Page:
What is concealment?

A bill is going forward for creating a seven year ban on benefits after two instances of concealment — aka two strikes and you’re out.

Basic matters in this debate turn on what exactly is concealment and how is concealment uncovered. A case on appeal to the Labor and Industry Review Commission (LIRC or Commission) illustrates how the Department of Workforce Development (DWD or Department) is handling these matters.

In this case, the claimant worked as event waitstaff for a hotel. He received an hourly wage around $4 per hour and a tip based on a percentage of the fee the customer paid for the event (those tips added anywhere from $50 to $300 to his weekly earnings). But, those tips went directly to the hotel, and so the claimant could not know the tip amount he earned until he received his bi-weekly check (and those tips were combined for the two-week pay period).

Unemployment benefit claims are filed on a weekly basis, however. Since he did not know what his tips were for each week, he called the Department to ask about how to file when he only knew his hourly wages. The Department representative told him the Department would get the weekly tips information from the employer when it completed its UCB-23 form about his weekly work for that employer. The difference between the hourly wages he reported and the total wages the employer reported would then be deducted from unemployment benefits in a subsequent week.

Such advice is certainly viable. The claimant does not know his weekly tips when filing, only the employer does. So, while there would be a week or two lag in what his correct benefit amount is, at least the corrected wage information from the employer would lead to corrected unemployment benefits.

But, in this claimant’s case, the employer never returned those weekly UCB-23 forms. And, for six years this happened. Not until the claimant took a second job and was discharged from that job did the Department finally act on the information that the claimant had not been reporting his weekly tips income (again, because he did not know that tips income when filing his weekly claims). The Department is charging this claimant with concealment for not reporting his tips income.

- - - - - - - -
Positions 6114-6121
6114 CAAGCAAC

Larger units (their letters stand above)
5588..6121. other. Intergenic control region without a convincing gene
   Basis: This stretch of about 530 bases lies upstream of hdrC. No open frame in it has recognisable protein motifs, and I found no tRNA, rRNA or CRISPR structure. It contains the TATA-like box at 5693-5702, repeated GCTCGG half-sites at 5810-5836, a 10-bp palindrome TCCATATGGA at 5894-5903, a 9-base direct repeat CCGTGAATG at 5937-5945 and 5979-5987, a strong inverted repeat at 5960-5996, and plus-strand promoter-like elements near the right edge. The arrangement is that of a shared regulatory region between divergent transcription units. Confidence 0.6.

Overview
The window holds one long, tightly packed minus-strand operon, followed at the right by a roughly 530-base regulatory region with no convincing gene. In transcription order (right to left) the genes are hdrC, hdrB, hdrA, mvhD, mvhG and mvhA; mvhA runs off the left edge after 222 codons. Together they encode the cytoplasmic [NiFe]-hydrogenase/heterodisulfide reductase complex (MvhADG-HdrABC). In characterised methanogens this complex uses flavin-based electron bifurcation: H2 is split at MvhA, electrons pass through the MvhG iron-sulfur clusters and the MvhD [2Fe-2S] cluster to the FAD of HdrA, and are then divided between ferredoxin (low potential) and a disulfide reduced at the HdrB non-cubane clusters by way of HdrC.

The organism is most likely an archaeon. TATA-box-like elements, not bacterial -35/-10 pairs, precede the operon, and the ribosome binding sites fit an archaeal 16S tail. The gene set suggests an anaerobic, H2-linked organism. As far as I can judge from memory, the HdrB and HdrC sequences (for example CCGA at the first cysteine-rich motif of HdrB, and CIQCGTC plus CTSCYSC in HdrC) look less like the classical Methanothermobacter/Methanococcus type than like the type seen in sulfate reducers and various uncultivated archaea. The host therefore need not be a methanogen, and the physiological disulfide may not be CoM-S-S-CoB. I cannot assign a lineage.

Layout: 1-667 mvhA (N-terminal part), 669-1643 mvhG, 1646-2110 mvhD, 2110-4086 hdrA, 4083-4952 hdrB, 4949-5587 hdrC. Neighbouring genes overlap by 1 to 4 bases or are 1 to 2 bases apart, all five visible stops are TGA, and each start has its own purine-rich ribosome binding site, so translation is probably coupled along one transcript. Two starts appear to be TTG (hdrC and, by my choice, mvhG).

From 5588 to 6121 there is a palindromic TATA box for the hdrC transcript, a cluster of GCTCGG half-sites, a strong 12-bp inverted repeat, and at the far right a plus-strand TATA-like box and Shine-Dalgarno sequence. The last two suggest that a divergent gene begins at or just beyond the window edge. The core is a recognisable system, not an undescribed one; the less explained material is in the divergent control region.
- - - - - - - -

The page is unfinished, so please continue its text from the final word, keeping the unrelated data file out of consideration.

But, why did it take six years for the Department to act on this issue? First, Department representatives have discretion about when to note their advice to claimants. Naturally, when that advice is that there is no issue or problem as perceived by that Department representative, Department representatives usually do NOT note that there is NO issue with a claim filing. Only when there IS an issue will they usually note that something needs follow-up investigation in Department records.

Second, the Department could have seen a problem when the employer filed its quarterly unemployment tax returns. Those returns would have showed both the hourly wages and tips paid to the claimant. But, the Department does not check the accuracy of the claimant’s weekly reporting with those tax returns, except when those returns show wages being paid and the claimant has reported NO earnings from that employer. That is, the Department only compares a claimant’s weekly claim reporting to an employer’s unemployment tax reporting to determine if the claimant has failed to report any wages from the employer (moreover, the Department does not even make this comparison until six months later — aka the second quarterly tax return — for a claimant). Since the claimant in this case reported his hourly wages, no flags were raised despite the difference in what the employer reported on its quarterly tax returns.

NOTE: There are more timely ways to handle wage reporting discrepancies than relying on quarterly tax reports from employers. I have repeatedly suggested to the Department and the Unemployment Insurance Advisory Council mechanisms for matching claimants’ wage reports to employers’ tax withholding data. See, e.g., Findings of the unemployment audit (January 2013 e-mail message to Lutfi Shahrani and Scott Sussman describing a withholding match in other states). Neither the Department nor the council has demonstrated any interest in such mechanisms.